In eighth century China, the Emperor is grieving over the death of his wife. The Yang family wants to provide the Emperor with a consort so that they may consolidate their influence over ... See full summary »
In 1701, Lord Takuminokami Asano has a feud with Lord Kira and he tries to kill Kira in the corridors of the Shogun's palace. The Shogun sentences Lord Asano to commit suppuku and deprives ... See full summary »
Kiyone Sakurai, an apprentice swordmaker makes a sword for his guardian, Kozaemon Onoda. Onoda breaks the sword while defending his lord which eventually leads to his death at the hands of ... See full summary »
In Tokyo, Osen is the servant girl of an unscrupulous antiques dealer, Kumazawa, who takes in the penniless Sokichi Hata. Kumazawa mistreats Sokichi and Osen, while swindling some Buddhist ... See full summary »
In eighth century China, the Emperor is grieving over the death of his wife. The Yang family wants to provide the Emperor with a consort so that they may consolidate their influence over the court. General An Lushan finds a distant relative working in their kitchen whom they groom to present to the Emperor. The Emperor falls in love with her and she becomes the Princess Yang Kwei-fei. The Yangs are then appointed important ministers, though An Lushan is not given the court position he covets. The ministers misuse their power so much that there is a popular revolt against all the Yangs, fueled by An Lushan. Written by
I remember seeing this film more than two years ago, and while the entire story is not very memorable (I could probably not tell everything that happens in it now, which is perhaps more my fault than the filmmaker), I have a fond memory of seeing it in visual beauty. Kenji Mizogichi, a filmmaker I admire from Ugetsu, has here a very lushly made film, with perfectly constructed sets that spark a tinge of both fable and centuries-gone reality, and costumes that compliment the color photography. And that part, of capturing the images, is maybe the best thing that can be recommendable about the film. For a film about a Princess who was once lower on the ranks in the Emperor's home and becomes the Emperor's love interest, it provides such opportunities for a real vision to set in to guide it all.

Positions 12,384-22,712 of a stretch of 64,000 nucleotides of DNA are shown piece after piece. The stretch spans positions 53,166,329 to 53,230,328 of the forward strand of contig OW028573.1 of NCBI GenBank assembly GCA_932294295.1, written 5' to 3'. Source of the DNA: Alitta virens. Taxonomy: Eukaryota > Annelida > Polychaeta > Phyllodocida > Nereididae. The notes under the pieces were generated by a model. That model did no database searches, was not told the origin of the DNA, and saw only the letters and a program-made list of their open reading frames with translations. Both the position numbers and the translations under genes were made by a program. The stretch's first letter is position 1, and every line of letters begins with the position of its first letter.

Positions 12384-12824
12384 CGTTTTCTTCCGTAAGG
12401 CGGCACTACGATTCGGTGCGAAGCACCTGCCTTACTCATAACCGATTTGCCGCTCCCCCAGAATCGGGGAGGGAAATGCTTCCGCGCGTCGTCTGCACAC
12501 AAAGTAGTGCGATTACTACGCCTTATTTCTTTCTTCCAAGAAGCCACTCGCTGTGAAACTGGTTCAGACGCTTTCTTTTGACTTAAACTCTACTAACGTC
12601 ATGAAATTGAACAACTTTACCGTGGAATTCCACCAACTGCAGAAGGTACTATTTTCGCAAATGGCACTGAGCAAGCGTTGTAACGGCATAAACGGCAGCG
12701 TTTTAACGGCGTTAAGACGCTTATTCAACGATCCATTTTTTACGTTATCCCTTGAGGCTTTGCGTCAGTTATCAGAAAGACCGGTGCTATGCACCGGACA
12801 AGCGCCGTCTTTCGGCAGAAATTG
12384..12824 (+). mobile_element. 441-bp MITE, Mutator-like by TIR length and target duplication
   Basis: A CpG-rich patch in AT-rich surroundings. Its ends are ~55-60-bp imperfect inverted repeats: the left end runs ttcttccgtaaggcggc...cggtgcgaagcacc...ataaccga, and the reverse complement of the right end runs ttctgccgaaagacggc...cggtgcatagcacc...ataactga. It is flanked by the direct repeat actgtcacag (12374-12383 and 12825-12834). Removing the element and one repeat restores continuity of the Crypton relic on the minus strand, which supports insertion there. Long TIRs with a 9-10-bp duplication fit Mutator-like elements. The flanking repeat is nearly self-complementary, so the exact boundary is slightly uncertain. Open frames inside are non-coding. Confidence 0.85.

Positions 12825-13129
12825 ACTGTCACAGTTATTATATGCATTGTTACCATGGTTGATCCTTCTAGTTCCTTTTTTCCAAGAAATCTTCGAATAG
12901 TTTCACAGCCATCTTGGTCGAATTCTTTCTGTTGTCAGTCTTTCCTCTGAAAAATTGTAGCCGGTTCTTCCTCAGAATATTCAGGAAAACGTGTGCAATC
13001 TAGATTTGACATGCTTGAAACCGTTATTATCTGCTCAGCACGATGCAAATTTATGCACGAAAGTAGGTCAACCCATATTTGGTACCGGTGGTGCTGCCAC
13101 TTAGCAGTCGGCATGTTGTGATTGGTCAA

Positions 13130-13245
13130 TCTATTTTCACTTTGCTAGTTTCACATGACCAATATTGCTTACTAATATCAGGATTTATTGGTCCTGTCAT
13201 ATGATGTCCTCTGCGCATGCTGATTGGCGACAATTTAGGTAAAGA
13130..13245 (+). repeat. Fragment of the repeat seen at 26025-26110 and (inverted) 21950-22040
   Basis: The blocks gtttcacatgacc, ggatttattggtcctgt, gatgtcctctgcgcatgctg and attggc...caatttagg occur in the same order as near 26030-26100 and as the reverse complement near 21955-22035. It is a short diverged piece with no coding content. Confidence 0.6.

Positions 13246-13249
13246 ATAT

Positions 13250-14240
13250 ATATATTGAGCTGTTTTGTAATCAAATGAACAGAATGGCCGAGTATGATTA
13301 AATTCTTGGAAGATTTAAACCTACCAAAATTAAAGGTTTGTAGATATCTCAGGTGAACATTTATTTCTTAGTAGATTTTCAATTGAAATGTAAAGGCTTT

Mizoguchi provides it with his cinematographer Kôhei Sugiyama in order sometimes for the film to be told almost all on visual terms (the filmmaker was most prolific in the silent-film era). So in the end, even as the story becomes a little cluttered with some scenes, it's never too complex due to the basics that the filmmaker is going for- and probably why it was picked up by Buena Vista distribution in the 1950s- a beautiful scope of Japan's regal side mixed with some of the lower classes. It's like a Shakespearean tale if it was superimposed into Japan and given a touch of that lost-era of color photography that was only matched by Powell/Pressburger's films.
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